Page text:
Measles: Causes, symptoms
What Is Measles?
Measles is a highly contagious and potentially serious respiratory illness caused by a virus.
The virus causes a number of , most notably:
- High fever
- Runny nose
- Red, watery eyes
- White spots in the mouth
It can also lead to life-threatening complications, including pneumonia, diarrhea, and encephalitis (brain inflammation).
Measles is also known as rubeola, which is not the same thing as rubella (sometimes called German measles or three-day measles).
Rubella is a different virus-borne illness that causes similar symptoms, including a red rash.
Measles was once common in the United States — in the decade before 1963, an estimated 3 to 4 million people were infected with measles and 400 to 500 people died from the disease each year, according to the Centers for Disease Control and Prevention (CDC).
Developed in 1963, the measles vaccine greatly reduced infection rates. The vaccine is combined with mumps and rubella vaccines to form a combination vaccine called MMR.
The measles vaccine can also be combined with the mumps, rubella, and varicella (chickenpox) vaccines to form MMRV.
Measles was declared "eliminated" from the United States in 2000, meaning that there was an absence of continuous disease transmission for a whole year and the disease is no longer native to the country.
However, that's not to say people don't ever get measles: Outbreaks of measles can still happen.
From 2000 to 2013, between 37 and 220 cases of measles were reported in the United States. Most of those cases originated outside the country, according to the CDC.
In 2015, more than 150 people in the United States reportedly got the disease, mostly from a measles outbreak at the Disneyland amusement park in Anaheim, California.
Worldwide, measles is still one of the leading causes of childhood death, according to the World Health Organization (WHO).
In 2013, 145,700 people died from the illness — and most of them were children under 5 years old.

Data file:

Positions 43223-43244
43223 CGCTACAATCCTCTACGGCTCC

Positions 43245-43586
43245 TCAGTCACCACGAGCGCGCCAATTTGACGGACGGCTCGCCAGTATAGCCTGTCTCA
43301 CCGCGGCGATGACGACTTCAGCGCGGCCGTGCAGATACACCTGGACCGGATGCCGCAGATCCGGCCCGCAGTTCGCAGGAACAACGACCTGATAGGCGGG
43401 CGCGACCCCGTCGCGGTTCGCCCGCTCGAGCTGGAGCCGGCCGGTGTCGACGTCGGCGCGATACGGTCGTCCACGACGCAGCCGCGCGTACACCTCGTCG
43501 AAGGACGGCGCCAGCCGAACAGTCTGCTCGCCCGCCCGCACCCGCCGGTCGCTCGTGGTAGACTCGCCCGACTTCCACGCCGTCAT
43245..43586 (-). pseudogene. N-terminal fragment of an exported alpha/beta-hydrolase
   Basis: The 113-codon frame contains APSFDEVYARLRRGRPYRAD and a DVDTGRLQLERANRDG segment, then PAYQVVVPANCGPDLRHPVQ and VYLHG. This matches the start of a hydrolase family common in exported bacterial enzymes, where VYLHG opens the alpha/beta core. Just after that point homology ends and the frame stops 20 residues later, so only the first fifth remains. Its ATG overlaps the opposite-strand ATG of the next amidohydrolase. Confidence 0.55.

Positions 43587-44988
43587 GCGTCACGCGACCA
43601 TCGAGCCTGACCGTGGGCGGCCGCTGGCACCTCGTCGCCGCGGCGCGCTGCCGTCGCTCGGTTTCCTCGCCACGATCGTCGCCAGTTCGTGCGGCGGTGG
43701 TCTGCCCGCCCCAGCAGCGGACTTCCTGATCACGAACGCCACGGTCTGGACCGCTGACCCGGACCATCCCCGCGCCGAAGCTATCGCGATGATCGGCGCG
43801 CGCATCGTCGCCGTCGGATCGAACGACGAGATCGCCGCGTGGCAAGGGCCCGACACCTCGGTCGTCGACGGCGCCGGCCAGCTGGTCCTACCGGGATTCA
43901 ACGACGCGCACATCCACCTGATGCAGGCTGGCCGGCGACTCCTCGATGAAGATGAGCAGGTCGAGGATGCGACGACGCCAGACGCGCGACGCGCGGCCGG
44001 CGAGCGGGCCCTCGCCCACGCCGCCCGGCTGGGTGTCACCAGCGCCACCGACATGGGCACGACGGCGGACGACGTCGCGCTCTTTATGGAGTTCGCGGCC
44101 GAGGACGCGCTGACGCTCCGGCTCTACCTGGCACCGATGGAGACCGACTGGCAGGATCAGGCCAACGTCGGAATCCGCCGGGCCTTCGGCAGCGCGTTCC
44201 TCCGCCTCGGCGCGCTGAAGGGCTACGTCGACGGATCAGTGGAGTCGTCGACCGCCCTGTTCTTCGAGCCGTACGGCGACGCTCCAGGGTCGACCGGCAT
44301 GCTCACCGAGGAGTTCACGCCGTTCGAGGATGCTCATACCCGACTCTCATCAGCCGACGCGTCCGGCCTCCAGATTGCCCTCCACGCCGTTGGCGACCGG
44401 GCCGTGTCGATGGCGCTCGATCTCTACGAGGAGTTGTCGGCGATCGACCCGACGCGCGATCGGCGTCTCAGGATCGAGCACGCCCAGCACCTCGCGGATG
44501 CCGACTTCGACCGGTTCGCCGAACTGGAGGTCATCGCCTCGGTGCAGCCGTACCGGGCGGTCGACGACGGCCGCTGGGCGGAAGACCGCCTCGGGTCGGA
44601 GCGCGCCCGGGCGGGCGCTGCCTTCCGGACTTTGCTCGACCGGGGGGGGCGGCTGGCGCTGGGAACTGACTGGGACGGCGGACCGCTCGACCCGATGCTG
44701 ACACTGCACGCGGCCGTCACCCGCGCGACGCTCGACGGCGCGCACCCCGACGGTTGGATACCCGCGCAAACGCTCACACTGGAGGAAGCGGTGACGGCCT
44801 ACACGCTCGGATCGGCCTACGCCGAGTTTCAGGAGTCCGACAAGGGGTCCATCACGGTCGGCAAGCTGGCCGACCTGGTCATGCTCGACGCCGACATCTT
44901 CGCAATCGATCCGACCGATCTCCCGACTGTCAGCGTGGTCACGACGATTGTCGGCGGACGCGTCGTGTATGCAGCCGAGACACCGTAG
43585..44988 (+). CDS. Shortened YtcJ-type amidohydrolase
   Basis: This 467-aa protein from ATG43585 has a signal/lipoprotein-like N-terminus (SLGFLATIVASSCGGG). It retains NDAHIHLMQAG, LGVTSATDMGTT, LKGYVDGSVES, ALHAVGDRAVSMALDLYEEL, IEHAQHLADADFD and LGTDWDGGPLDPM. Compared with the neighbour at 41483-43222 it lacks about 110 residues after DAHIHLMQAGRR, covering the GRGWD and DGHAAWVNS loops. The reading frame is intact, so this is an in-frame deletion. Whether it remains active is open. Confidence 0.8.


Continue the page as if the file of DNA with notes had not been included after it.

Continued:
This rate is down from the estimated 544,200 people who died from measles in 2000 and the 2.6 million people who died each year before 1980, when vaccination became more widespread.
Cause of Measles
Measles is caused by the measles virus, which is a member of the genus Morbillivirus in the virus family Paramyxoviridae.
The Morbillivirus genus also includes various other viruses, including canine distemper virus, which causes distemper in dogs and some other animals.
When measles virus enters the body, it initially infects macrophages (a type of white blood cell) in the air sacs in the lungs and dendritic cells (another type of immune system cell) in the bronchial airways, according to 2012 report in the journal Current Opinion in Virology.
From there, the virus infects and rapidly replicates in local bronchial tissue associated with the lymphatic system — part of the circulatory and immune systems that's responsible for making and transporting lymph, a clear fluid containing infection-fighting white blood cells — and the lymph nodes that surround the bronchi and trachea.
Measles virus spreads to other organs and parts of the body through infected lymphocytes (a subtype of white blood cells, which includes T cells and B cells) that travel through the lymphatic system.
Specifically, the virus infects epithelial cells, a type of tightly packed, protective cell that lines or covers the inner cavities and outside surface of the body — this includes the mucus-secreting cells of the nose and throat, which helps the virus spread to other people (through coughing and sneezing).
Spread of Measles
Humans, not other animals, transmit measles virus. You are at risk of getting measles if you are not vaccinated, were vaccinated but didn't develop immunity to the virus, or travel in undeveloped countries with low rates of measles vaccinations, according to WHO.
Measles is most often spread through coughing and sneezing, and can survive on a surface or in an airspace where an infected person coughed or sneezed for up to two hours, according to the CDC.
You can get measles if you breathe in contaminated air or touch your eyes, nose, or mouth after touching an infected surface. You can pass on the virus to someone else four days before and after a rash appears.
Measles is highly contagious — so much so that 90 percent of people who are close to an infected person and not immune to the virus will catch it, according to the CDC.
Video: Difference Between Measles and Rubella
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